|Canada Set to Send Police, Prison Experts to Iraq|
Canada is likely to send policing, legal and prison experts as well as transport aircraft to help with the reconstruction of Iraq, but there is virtually no chance of Canadian troops making the trip, U.S. and Canadian officials said on Monday.
Canadian sources said a decision on Ottawa's contribution would be announced on Tuesday, when the federal cabinet is due to discuss how to respond to a wide-ranging U.S. request for help in Iraq.
'We expect to get a positive reply this week and we're grateful for the help that Canada will provide in the reconstruction of Iraq,' U.S. Ambassador Paul Cellucci told reporters in Ottawa.
The announcement should help ease tensions with Washington, which arose when Prime Minister Jean Chretien announced Canada would not contribute troops to the Iraq war.
'We're getting positive signals and we understand it could involve Royal Canadian Mounted Police to help with the training of police officers, it might involve court personnel to help establish the rule of law,' said Cellucci.
In recent years some 1,200 members of Canada's renowned Mounties have been sent to other trouble spots, including Haiti and Kosovo.
In addition, U.S. and Canadian officials said Ottawa was likely to contribute C-130 Hercules cargo aircraft as well as experts in running prisons.
'We need to make sure we have prisons that are well run. Iraq needs some of those basic things that societies have to have. You've seen and heard about some of their prisons -- those are not the models we want there,' said Cellucci.
Canada has already committed C$100 million ($69 million) for short-term humanitarian relief in Iraq.
The request for troops was made in a wide-ranging diplomatic note from Washington to its allies earlier this month but Canadian sources said that would be rejected.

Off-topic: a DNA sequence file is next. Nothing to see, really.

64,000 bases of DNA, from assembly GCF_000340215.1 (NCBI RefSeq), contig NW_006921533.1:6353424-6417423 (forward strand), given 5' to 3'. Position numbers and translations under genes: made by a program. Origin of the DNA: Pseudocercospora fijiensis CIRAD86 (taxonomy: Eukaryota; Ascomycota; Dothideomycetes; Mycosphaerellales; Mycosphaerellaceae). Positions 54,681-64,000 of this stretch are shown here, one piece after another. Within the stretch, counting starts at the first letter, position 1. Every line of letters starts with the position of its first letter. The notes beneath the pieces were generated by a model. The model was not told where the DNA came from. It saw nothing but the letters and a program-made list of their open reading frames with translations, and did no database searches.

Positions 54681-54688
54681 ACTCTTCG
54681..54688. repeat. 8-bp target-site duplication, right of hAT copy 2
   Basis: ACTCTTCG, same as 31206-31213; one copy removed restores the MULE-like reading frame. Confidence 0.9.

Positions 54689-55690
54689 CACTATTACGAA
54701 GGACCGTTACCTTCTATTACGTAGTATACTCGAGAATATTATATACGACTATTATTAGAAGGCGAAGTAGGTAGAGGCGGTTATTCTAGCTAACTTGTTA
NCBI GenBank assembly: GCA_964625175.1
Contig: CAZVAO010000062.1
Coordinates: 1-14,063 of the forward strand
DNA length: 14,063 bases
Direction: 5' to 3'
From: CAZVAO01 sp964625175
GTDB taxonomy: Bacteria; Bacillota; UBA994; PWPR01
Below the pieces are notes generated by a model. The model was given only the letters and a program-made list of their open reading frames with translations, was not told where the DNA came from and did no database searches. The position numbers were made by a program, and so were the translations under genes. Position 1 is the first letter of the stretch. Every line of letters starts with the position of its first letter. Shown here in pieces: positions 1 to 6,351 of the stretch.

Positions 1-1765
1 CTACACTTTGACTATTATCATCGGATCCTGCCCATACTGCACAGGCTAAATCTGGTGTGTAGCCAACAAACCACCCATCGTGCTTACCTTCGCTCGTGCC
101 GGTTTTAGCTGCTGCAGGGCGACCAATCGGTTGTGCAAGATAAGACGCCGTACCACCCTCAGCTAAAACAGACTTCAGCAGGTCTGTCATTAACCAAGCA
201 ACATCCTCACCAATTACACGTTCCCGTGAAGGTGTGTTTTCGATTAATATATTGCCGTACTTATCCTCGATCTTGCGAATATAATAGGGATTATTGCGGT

'We'll definitely be sending policing and other experts, but there will be no troops,' one official told Reuters.
Earlier this year Chretien sidestepped the question of whether to send troops to Iraq when he announced that up to 2,000 soldiers from the already stretched armed forces would be dispatched to Afghanistan this year to take part in a United Nations peacekeeping mission.
'We know that Canada has made a substantial commitment to stabilization forces in Afghanistan this summer, we're very grateful for that, and we know that might well make it difficult for any forces to be sent to Iraq,' Cellucci said.
Canadian officials said there was still a question over whether to send part or all of the armed forces' specialized 200-member Disaster Assistance Response Team (DART), which is designed to cope with natural disasters such as earthquakes.
'It's still possible that DART will go. It depends on what is needed,' one official told Reuters.
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